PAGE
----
Rhode Island


Many expected Rhode Island to legalize recreational marijuana this year. What happened?

Marijuana advocates had high hopes for Rhode Island this year — optimistic that the state would follow in the footsteps of its northern neighbor and legalize marijuana for all adults. But a different narrative played out in New England’s smallest state when lawmakers left out recreational marijuana from the budget unveiled last week, and decided only to increase the number of medical marijuana businesses.


R.I. demand for medical marijuana skyrocketing

While state lawmakers consider legalizing recreational pot this year, sales of medical marijuana continue to hit new highs.

The reason isn’t just that more people are ailing, state regulators say.

The state’s three medical marijuana dispensaries are on pace to sell about $56 million worth of medicinal pot in fiscal 2019, said Norman Birenbaum, the state’s top marijuana regulator. That’s $17.8 million, or 46.6 percent, more than in fiscal year 2018.

And that year itself was record-breaking, with $38.2 million worth of pot sold, a third more than in fiscal 2017.


Rhode Island's recreational marijuana proposal would be one of the strictest in the nation

Yesterday Rhode Island Governor Gina Raimondo introduced her plan to legalize recreational marijuana in the state, writes Joseph Misulonas. However, the governor said she did so "reluctantly," and that may explain why Rhode Island's legalization proposal would be one of the strictest in the country.


Rhode Island governor to include recreational marijuana in budget proposal

Rhode Island may be the next state in New England to make recreational marijuana a reality following Governor Gina Raimondo’s announcement that she will call for legalization in her budget proposal for 2019.

Raimondo spoke with sources earlier in the week and said that her decision to include provisions for legalization is met with reluctance but that it’s the most realistic way forward as more states choose to legalize.

“I have resisted this for the four years I’ve been governor,” Raimondo told the Providence Journal. “Now, however, things have changed, mainly because all of our neighbors are moving forward [with marijuana legalization].”


RI Health Department considering medical marijuana for opioid dependency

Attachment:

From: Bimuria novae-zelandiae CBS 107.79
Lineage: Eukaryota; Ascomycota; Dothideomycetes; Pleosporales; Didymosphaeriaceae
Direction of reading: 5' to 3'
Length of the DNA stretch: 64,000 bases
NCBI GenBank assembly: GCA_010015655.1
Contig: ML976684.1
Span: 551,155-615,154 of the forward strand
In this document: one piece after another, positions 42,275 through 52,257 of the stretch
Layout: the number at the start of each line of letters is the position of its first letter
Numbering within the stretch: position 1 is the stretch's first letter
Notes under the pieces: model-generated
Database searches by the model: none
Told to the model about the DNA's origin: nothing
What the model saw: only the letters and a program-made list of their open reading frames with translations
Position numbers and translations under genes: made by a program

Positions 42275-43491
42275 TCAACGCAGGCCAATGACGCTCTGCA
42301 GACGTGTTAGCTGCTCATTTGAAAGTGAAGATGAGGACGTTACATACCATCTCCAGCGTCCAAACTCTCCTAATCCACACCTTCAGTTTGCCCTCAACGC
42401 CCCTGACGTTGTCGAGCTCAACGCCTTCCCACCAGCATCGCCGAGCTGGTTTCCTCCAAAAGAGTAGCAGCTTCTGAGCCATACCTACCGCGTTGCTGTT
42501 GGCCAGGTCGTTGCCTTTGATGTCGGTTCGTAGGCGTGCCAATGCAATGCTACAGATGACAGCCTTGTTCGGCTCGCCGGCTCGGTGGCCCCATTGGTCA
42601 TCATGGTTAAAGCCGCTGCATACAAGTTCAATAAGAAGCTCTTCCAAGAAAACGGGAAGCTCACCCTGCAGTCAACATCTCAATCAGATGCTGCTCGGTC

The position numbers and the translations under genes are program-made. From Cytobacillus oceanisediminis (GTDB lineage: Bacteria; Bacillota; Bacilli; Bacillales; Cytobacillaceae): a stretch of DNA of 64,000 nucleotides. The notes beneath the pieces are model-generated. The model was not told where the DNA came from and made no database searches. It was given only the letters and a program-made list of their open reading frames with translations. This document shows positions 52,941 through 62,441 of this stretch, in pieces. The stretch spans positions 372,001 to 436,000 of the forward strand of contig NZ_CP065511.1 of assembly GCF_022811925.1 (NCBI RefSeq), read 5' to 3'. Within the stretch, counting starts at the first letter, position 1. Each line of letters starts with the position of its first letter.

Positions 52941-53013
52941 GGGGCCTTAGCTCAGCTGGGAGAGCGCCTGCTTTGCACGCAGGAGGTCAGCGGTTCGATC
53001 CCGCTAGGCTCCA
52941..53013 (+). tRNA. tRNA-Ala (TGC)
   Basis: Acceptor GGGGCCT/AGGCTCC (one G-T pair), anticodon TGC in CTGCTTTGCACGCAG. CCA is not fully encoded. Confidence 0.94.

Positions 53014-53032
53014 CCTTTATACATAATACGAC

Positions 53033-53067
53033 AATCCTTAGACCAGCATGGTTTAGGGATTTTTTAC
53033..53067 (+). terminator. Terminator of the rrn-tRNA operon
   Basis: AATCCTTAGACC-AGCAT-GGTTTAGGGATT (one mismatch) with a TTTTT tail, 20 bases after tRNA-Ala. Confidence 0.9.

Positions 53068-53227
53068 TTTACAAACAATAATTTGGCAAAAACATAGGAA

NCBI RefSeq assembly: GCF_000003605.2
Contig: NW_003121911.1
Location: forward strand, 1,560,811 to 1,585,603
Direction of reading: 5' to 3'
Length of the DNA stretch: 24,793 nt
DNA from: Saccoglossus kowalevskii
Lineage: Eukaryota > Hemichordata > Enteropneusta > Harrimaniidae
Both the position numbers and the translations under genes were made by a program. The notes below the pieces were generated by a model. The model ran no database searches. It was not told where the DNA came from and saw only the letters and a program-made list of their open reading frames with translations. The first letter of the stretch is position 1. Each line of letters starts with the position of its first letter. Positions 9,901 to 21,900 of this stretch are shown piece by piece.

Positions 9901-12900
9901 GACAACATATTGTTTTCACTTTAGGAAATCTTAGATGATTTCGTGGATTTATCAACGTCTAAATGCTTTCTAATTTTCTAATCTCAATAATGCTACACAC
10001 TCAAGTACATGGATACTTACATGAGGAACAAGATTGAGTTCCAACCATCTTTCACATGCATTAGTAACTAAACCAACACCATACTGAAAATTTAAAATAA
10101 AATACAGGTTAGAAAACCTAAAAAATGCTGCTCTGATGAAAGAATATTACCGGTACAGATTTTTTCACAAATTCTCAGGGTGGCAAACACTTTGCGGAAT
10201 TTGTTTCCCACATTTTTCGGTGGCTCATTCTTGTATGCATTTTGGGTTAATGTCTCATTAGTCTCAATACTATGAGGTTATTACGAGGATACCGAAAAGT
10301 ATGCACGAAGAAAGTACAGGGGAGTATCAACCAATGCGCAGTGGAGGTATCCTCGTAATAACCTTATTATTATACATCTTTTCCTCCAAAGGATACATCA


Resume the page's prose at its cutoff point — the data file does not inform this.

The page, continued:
The Rhode Island Department of Health has scheduled a public hearing to discuss the possibility of using medical marijuana to treat opioid dependency.

In October, B & B Medical Marijuana Evaluation Center in Warwick sent a petition to the department.

"It was their contention that there are people who suffer chronic pain, so if they have medical marijuana as an option, it means perhaps they wouldn't need to be on opioids and could transition off of opioids onto medical marijuana," DOH spokesperson Joseph Wendelken said.

About 336 people fatally overdosed in 2016; 323 people in 2017 and 220 people died between January and September 2018.


Legalization in Rhode Island may be on the horizon

Could Rhode Island be the next New England state to legalize marijuana? It’s a possibility that seems more likely than ever, given the latest moves toward legalization that have happened in the region. Massachusetts, Rhode Island’s next door neighbor, just opened its first two recreational dispensaries last month, and Vermont became the ninth state to legalize marijuana last July.


Rhode Island approves medical marijuana as autism treatment

Rhode Island now allows medical cannabis therapies as a treatment option for those living with autism. The Rhode Island Department of Health (RIDOH) approved on Tuesday the use of medical marijuana as a treatment for autism. The decision is effective immediately and is “a final action of RIDOH, subject to judicial approval,” according to a report from local media.


Rhode Island governor signs marijuana expungement bill into law

Legislation allowing those with past marijuana convictions to have the charges expunged (removed) from their criminal record has been signed into law by Governor Gina Raimondo (D).

House Bill 8355 and companion measure Senate Bill 2447 allows those with past convictions for crimes involving the possession of less than one ounce of marijuana to petition the court for an order of expungement. It states, “[W]here the court has determined that all conditions of the original criminal sentence have been completed, … the court [will] order the expungement without cost to the petitioner.” The law took effect immediately upon passage,

In Rhode Island, the possession of up to an ounce of marijuana has been decriminalized since 2013.


Rhode Island: Compassion center cuts in House budget benefit monopolies over patients

Buried under mounds of drama surrounding the House budget proposal, up for a vote on the floor Friday afternoon, those considering opening a medical marijuana dispensary in the state can find bad news and a rate hike to make your head spin.

The House has stubbornly rebuked Gov. Raimondo’s previous proposal to increase the number of dispensaries in the state from 3 to 15, and it has raised the licensing fees those current dispensaries are required to pay from $5,000 to $250,000—an increase 50 times over.


From Rhode Island to Alaska, banks are still causing headaches for the cannabis industry

Federal marijuana prohibition impacts everyone in the newly legal field, from nationwide firms down to individuals simply trying to make a living in the sector.


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